In my experience all of the "Delta clone" planers with only two screws have way too much snipe. The design inherently allows the head to rock as the feed roller engages. A few have semi-clamps but they don't really work. ( DW374 and their like) Only the 4 screw types, of which the DeWalt is the only small one, are worth anything for decent woodwork. The 735 seems to be the go-to unit for everyone.

For some reason, I can nick a knife on the first board I run through. No knot, no grit, but it happens. As much as I hate DeWalt, the combination is my next purchase.

The next step up is something like the Jet, Northern, or Grizzly 15 inch jobs for $1800 to $2200 Generic Chinese stuff. Not portable, but 15 inch, 3 HP. 220 V. I have never used a "real" planer so I don't know if it worth the money. Usually, the bigger and heavier iron the better but in all the pictures of shops I see, it either the DeWalt or a monster industrial 20 incher and up.

There is also the Titan LUX head. No idea which is better as I have not used either.

PS: I have a mod for the old "Delta clone" that eliminates the snipe problem, but a big pain to use. Rikon and Jet both sell a spiral head "Delta clone" along with Cutech.
My original post (which I have now edited), suggested that my next planer might be another similar Delta. For the record, that is unlikely, unless I can find a nice 13 or 15" Delta/Invicta. It's more likely though that I'll end up with a Dewalt 735.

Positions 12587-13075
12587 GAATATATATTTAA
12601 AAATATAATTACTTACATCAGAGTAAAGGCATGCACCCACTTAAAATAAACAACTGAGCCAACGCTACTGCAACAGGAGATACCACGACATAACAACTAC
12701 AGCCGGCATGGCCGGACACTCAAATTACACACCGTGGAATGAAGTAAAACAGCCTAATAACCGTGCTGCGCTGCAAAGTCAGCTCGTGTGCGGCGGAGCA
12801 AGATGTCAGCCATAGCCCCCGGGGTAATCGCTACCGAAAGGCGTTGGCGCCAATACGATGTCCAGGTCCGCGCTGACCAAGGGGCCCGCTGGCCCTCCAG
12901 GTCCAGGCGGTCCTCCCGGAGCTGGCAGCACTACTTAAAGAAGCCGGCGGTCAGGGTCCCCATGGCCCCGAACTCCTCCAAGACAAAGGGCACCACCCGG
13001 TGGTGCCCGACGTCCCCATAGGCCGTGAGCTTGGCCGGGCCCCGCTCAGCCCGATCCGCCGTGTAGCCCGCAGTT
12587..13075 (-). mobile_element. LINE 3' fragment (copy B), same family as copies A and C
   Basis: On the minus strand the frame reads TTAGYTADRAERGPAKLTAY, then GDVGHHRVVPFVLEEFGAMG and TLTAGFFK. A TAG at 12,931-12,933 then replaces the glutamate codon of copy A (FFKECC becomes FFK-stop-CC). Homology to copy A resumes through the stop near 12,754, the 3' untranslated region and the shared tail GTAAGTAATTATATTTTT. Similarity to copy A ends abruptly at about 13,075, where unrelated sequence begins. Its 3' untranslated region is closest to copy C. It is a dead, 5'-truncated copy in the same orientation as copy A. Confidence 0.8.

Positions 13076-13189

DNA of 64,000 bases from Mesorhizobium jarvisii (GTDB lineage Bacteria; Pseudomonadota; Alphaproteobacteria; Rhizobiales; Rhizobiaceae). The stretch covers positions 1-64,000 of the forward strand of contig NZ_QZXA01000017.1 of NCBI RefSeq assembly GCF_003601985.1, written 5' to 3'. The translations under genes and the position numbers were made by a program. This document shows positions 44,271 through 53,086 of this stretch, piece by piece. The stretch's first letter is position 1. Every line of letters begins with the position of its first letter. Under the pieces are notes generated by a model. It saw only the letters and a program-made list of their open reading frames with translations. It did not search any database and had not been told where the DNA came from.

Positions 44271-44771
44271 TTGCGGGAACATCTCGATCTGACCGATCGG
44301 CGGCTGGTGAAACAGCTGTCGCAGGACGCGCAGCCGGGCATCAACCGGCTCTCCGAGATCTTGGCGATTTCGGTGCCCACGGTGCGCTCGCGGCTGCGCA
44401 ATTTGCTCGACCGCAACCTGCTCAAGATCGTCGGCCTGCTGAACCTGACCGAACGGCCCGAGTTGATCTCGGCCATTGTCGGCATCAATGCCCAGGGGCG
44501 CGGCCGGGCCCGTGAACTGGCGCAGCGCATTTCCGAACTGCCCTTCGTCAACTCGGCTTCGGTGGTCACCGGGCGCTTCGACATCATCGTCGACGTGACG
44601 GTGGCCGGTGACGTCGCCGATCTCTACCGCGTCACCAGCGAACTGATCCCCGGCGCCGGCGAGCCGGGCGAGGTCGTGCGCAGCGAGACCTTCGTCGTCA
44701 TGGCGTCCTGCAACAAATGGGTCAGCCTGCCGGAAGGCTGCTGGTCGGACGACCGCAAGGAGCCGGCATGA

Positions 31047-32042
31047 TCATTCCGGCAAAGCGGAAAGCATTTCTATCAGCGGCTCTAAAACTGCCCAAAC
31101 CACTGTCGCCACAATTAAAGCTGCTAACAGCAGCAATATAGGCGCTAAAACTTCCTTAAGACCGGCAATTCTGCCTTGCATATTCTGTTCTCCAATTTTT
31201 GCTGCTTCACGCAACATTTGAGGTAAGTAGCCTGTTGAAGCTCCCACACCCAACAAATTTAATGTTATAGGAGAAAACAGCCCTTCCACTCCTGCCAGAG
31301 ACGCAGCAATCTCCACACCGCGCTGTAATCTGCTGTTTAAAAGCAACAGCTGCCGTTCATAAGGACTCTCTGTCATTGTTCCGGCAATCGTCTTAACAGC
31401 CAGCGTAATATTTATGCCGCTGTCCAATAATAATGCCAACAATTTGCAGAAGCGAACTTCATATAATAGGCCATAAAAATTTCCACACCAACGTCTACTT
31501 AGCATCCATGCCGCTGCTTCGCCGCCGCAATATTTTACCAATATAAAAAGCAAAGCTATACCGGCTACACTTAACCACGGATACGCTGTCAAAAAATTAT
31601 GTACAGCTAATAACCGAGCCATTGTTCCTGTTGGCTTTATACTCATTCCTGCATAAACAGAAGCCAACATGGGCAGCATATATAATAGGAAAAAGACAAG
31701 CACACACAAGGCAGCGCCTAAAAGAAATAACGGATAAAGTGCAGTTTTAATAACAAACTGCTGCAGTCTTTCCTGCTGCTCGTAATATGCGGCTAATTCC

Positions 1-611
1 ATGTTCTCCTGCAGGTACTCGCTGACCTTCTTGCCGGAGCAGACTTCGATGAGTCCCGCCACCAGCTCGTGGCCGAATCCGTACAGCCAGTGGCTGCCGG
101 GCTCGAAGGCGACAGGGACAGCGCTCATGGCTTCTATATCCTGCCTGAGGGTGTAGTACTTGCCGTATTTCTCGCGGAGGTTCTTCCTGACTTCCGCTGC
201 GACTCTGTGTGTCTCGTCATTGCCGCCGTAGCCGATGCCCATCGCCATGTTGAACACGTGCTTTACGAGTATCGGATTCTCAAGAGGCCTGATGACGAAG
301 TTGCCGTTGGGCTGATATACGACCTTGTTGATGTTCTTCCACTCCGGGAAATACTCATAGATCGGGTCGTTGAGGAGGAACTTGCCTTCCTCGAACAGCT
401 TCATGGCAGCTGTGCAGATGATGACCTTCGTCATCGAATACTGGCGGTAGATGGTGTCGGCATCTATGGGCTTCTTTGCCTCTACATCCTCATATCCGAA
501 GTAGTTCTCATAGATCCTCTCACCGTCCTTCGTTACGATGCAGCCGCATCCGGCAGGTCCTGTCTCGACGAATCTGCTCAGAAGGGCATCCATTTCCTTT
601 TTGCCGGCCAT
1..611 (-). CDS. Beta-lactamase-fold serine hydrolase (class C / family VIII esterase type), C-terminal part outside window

pcooper

Phillip Cooper
Corporate Member
I like the difference in the cut quality enough to pay for the upgrade. I do a lot of figured wood, and liked my upgrade to my DeWalt planer so much I just did the old Delta jointer that I have. There is just no comparison between the Shellix cutters and straight blades. I can't afford machines that already have the cutters in them, so I'll pay for an upgrade and have a 'new' machine in cut quality. I don't treat my machines like some do cars, where they trade up every little bit, I have to keep what I have going. :)
 

tvrgeek

tvrgeek
User
Also note, when you double the price and move to the 15 inch big iron, you get 6 rows of cutters and twice the density, or roughly 4 times the cutters per inch for "only" twice the price. Go look at the pictures/parts diagrams. Of course, that will take your breath away when you do eventually have to buy new cutters.

I was surprised at the amount of tearout I was getting on some red oak with my Delta. Not all of it, but some sections.

PC, valid comment on upgrades. I am struggling if to upgrade my table saw. My saw has done everything I ask of it (contractor class) but I really want big iron and the "boss" is in favor of the PCS. I am just choking on the cost.
 

robliles

Rob
Corporate Member
I upgraded my 8" Delta jointer and my 15" Delta stationary planer to the Byrd head. I have no regrets. It is a little quieter but the real improvement is the quality of the finished surface. One note however, upgrading the jointer was a simple piece of cake. The planer upgrade was a very involved process that includes removing a lot of gears, drive chains, bearings, etc. and requires a decent ability to do.
 

wooduser

Lecil
User
I liked my 735 planner as it came from the factory, the two speeds are great. I finally installed the Byrd spiral head and it was even better. One bit of advice, be sure and get the one that is the original factory diameter cutter. They offer a slightly smaller version that doesn’t require the cutter heads to be removed. The additional time to remove the cutter heads on the factory diameter version is worth the effort.